New York City Gay Men's Chorus

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The New York City Gay Men's Chorus is a choral organization in New York City that has been presenting an annual concert season for more than three decades.


The New York City Gay Men's Chorus (NYCGMC) was founded in August 1980 under the leadership of conductor Gary Miller. Their first season culminated in a sold out concert with the Riverside Symphony at Alice Tully Hall in June 1981 which featured new pieces or newly arranged works by Leonard Bernstein, Jack Gottlieb, Calvin Hampton, John Mueter, Stephen Sondheim, and Glen Vecchione.[1] Music critic Allen Hughes in his review in The New York Times wrote:

"The chorus is less than a year old, having been organized last August, but there was nothing about it that suggested immaturity. Musicianship and diction were exemplary, the dark tuxedos worn by all singers made for neat appearance, and the entrances and exits had been planned to achieve optimum efficiency, dignity and style."[1]

In 1982 the chorus became one of the founding members of the GALA Choruses along with The Stonewall Chorale, the Anna Crusis Women's Choir, the San Francisco Gay Men's Chorus and a handful of other choruses[2] and the following year the chorus was host to the "first national gay choral festival" presented by GALA at Alice Tully Hall. In addition to the NYCGMC, the festival featured performances by gay choruses from Chicago, Denver, Los Angeles, Seattle, Washington, Madison, Wis., Anaheim, Calif., and New Orleans. The festival featured two world premieres: Libby Larsen's Everyone Sang and Ned Rorem's Whitman Cantata.[3] In 1984 the chorus performed at the Eastern Division Conference of the American Choral Directors Association (ACDA). It was the first time that the ACDA had featured a gay chorus at one of its conventions.[4]

In 1985 the NYCGMC participated in a high profile AIDS Benefit, The Best of the Best: A Show of Concern, at the Metropolitan Opera House; appearing alongside such legends as Burt Bacharach, Mikhail Baryshnikov, Carole Bayer Sager, Carol Burnett, Ellen Burstyn, Colleen Dewhurst, Marilyn Horne, Melissa Manchester, Bette Midler, Christopher Reeve, Brooke Shields, Lily Tomlin, and Dr. Ruth Westheimer.[5] The chorus has continued to perform regularly in benefits for a variety of organizations and causes, including arts education funding for New York schools.[6]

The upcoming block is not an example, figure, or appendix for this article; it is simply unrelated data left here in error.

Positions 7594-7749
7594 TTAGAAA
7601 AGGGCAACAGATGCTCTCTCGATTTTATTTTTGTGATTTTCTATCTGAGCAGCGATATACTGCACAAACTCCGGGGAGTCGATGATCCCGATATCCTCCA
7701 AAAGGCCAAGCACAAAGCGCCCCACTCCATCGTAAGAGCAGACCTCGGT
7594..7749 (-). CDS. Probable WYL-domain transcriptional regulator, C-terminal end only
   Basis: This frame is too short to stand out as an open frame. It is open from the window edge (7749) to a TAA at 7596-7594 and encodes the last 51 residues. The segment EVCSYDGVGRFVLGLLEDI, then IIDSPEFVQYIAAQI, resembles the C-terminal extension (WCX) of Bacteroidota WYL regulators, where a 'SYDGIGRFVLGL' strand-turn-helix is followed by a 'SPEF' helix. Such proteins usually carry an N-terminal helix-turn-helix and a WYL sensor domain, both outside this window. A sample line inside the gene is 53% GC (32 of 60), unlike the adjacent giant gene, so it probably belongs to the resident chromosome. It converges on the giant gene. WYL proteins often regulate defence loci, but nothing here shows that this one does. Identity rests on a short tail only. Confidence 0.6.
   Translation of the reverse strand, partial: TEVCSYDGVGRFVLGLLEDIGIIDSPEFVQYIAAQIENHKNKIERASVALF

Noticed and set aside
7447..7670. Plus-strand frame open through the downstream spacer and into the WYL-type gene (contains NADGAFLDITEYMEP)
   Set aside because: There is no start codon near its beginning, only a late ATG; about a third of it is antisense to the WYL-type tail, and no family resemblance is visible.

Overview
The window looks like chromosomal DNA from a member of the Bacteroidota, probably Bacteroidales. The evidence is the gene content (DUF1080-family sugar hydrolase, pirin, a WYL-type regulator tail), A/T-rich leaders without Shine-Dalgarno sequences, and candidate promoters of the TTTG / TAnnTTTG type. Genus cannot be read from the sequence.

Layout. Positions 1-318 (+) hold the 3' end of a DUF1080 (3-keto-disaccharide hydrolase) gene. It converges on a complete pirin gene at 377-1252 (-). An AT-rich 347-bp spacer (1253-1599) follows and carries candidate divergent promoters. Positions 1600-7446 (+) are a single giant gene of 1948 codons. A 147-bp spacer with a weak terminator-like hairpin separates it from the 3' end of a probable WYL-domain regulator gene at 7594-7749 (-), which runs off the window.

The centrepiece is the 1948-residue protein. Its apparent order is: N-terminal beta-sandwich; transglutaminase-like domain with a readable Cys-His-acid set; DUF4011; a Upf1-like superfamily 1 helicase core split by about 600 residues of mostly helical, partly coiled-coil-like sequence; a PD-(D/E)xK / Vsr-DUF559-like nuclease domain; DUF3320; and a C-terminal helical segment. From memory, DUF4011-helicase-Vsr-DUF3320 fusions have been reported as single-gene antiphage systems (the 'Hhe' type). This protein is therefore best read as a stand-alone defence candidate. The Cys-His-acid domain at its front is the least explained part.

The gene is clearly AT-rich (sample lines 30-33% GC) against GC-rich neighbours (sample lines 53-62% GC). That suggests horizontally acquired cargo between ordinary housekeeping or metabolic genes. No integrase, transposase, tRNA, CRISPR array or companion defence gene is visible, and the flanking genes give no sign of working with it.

Throughout its history the NYCGMC has been committed to supporting contemporary composers. In 1985 the chorus established an annual choral competition, the first winner of which was John Burge's Songs of War.[7] In a July 1985 review music critic Bernard Holland wrote: "The creation of homosexual singing ensembles in recent years provides more than just a sense of cultural community. Good music for concerted male voices has occupied major composers only marginally in the past, and enthusiastic performers such as the New York City Gay Men's Chorus are providing an outlet and an inspiration for new music."[7] As of 2011 the NYCGMC has commissioned more than 100 choral works, including Conrad Susa's The Chanticleer's Carol (1981),[8] Stuart Raleigh's Words for the Future (1985),[7] David Conte's Invocation and Dance (1987),[9] and Frank Ferko's Humoresques (1987).[9]

European Concert Tours[edit]

In 1988 the NYCGMC became the first American gay chorus to tour Europe with performances in London, Amsterdam, Cologne, Germany and Paris. The performances were all used as benefits for the local communities to raise funds to combat the AIDS crisis in those cities. In London, the concert was hosted by Ian McKellen and featured the iconic Eartha Kitt.

The Chorus would return to Europe in 1991 to promote their third recording - Love Lives On. This tour featured performances in London, Amsterdam, Cologne, Berlin, Munich and Paris. Again the performances raised funds for local AIDS charities. In London the host for the concert was Simon Callow. In Amsterdam the Chorus performed in a concert benefit for the Dutch National AIDS Fund. The concert, Friends For Life, featured soprano Roberta Alexandra and the Dutch National Police Band. The concert was recorded as well as televised on national television.

The Chorus toured Europe a third time in 1998, sharing the stage with the Seattle Men's Chorus. This tour covered Barcelona, Spain, Paris, Amsterdam and London. In addition to their own performance in Amsterdam, the choruses also took part in the cultural part of the Gay Games V.

In June 2014, the Chorus returned to London once more to perform with the London Gay Men's Chorus. The performance was at the Southbank Centre, Queen Elizabeth Hall. While in London, the Chorus also performed at the US Embassy at a reception hosted by US Ambassador Matthew W. Barzun. After their performance in London, the Chorus traveled to Dublin, Ireland, to take part in the European LGBT Choral Festival, Various Voices. The Chorus performed took part on the Festival stage and also performed at the US Embassy in Dublin. The Bord Gáis Energy Theatre was the site for a special performance of Big Gay Sing: Club Night Out was a benefit performance to raise funds for the Marriage Equality drive in Ireland. A check for €30,000 was presented to Marriage Equality in Ireland.

Performance History[edit]

Season Holiday Concert Spring Concert Pride Concert